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From Left: Fredrik Schøyen Sjölin,  Frederik Øland, Asbjørn Nørgaard, Rune Tonsgaard Sørensen
From Left: Fredrik Schøyen Sjölin, Frederik Øland, Asbjørn Nørgaard, Rune Tonsgaard Sørensen

The Danish String Quartet is in residency at The La Jolla Music Society from November 16 through November 23. They are presenting five concerts as a part of their Prism project. The players in the quartet are Rune Tonsgaard Sørensen, violin; Frederik Øland, violin; Asbjørn Nørgaard, viola; Fredrik Schøyen Sjölin, cello.

I sat down with the quartet after their concert on Sunday, November 17, to discuss what Prism is. Violist Asbjørn Nørgaard explains:

Video:

Danish String Quartet on Prism

Garrett Harris talks to all four

Garrett Harris talks to all four

“It’s a series of concerts that focuses on the late string quartets by Beethoven. There are five of them and they’re quite famous in the string quartet world, infamous almost. It’s a project which is centered around those pieces. Usually one of those quartets is the conclusion of the concert. It is the summit of the mountain. Our idea is to put one of those quartets in the middle like a prism. We shine a beam of light on them from Bach and this beam of light, or music, is then split into several directions. It’s a way to re-contextualize Beethoven.”

The quartet members continued to explain that each concert starts with a Bach fugue followed by a late Beethoven quartet and from there, the prism of Beethoven can go any which way to music which was influenced or inspired by Beethoven. This approach is new and makes Beethoven into the figure which, in many ways, he actually was.

During the Baroque, there were several different styles of composition. Bach is quite different from Handel who is far removed from Vivaldi or Telemann. In the classical period all composers were using the same style of composition which is best embodied by Mozart and Haydn. There was a narrowing of style.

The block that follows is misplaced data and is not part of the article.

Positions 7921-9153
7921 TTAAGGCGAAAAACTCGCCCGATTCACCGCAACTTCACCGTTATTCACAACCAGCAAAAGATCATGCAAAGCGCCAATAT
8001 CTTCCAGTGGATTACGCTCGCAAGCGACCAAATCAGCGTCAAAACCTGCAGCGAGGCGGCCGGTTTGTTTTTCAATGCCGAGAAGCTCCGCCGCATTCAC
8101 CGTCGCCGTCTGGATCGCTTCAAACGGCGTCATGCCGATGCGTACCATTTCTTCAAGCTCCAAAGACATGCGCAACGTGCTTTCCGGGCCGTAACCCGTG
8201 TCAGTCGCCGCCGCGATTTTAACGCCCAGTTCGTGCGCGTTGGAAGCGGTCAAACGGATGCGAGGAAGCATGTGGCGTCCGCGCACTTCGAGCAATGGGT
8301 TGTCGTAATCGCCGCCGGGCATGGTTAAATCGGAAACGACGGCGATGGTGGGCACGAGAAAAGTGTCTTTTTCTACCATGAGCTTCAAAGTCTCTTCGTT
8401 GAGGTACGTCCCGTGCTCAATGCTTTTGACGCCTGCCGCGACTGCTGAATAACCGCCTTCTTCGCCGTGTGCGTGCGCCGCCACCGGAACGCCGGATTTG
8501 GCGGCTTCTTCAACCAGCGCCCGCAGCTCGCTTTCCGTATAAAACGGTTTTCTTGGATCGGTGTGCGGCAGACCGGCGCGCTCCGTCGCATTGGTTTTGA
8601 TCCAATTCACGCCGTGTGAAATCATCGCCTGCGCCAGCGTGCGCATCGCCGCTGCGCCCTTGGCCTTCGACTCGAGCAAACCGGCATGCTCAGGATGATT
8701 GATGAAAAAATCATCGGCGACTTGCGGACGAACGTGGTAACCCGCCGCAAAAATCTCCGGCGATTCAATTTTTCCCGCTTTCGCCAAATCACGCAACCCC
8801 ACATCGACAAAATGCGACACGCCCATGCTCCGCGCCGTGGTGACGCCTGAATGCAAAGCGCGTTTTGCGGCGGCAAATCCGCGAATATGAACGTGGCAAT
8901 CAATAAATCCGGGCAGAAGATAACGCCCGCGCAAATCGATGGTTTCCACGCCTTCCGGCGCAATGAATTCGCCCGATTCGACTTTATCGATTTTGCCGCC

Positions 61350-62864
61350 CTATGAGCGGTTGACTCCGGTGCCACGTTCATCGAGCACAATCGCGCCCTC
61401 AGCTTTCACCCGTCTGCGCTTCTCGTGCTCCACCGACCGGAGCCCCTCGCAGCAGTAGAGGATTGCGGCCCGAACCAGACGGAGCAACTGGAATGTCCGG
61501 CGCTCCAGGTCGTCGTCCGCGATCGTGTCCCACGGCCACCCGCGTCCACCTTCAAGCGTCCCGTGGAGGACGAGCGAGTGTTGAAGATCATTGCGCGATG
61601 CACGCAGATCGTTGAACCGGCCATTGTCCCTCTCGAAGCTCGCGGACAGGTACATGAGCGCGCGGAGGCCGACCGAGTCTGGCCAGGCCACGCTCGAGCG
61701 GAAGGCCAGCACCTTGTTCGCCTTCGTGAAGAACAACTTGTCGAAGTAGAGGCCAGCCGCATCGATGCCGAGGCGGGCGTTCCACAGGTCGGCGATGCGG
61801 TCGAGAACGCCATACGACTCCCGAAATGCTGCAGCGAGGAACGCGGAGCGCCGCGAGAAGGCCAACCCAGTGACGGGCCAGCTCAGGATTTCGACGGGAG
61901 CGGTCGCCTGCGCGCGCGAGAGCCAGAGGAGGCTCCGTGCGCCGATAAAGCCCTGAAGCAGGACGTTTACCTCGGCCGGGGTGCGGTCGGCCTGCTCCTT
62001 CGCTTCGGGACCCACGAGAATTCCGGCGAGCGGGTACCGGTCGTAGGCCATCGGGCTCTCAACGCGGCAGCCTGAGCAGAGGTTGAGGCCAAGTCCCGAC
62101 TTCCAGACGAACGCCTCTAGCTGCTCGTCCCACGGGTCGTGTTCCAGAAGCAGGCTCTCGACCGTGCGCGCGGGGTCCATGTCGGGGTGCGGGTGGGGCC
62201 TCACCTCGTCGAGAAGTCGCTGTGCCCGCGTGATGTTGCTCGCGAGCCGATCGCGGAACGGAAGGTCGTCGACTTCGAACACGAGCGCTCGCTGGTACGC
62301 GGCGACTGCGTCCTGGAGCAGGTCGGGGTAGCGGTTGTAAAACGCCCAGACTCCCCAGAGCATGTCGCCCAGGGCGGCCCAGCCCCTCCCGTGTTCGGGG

Beethoven came out of that style but by the time he was composing his late quartets he himself had split in several different directional styles. After Beethoven it almost becomes a stylistic free-for-all.

A single, unified style goes into Beethoven yet out of Beethoven that style is split very much like light going into a prism.

I asked each of the quartet members to share one word which best describes their current, individual relationship to music.

Frederik Øland, violin: “I’d like to say intense. Sometimes it comes out as great energy and sometimes it is a struggle inside my head.”

Asbjørn Nørgaard, viola: “I would say on the move. Maybe movement?”

Fredrik Schøyen Sjölin, cello: "It’s so difficult because we’ve all been playing music since we were kids. Maybe something like continuation or exploration. Yes. Exploration. I like that.”

As Rune Tonsgaard Sørensen, violin, contemplated his word, the others threw out suggestions. “Vacuum. Nothings. Darkness. Money! Yes, money.”

After the suggestion calmed, Rune said, “Creativity.”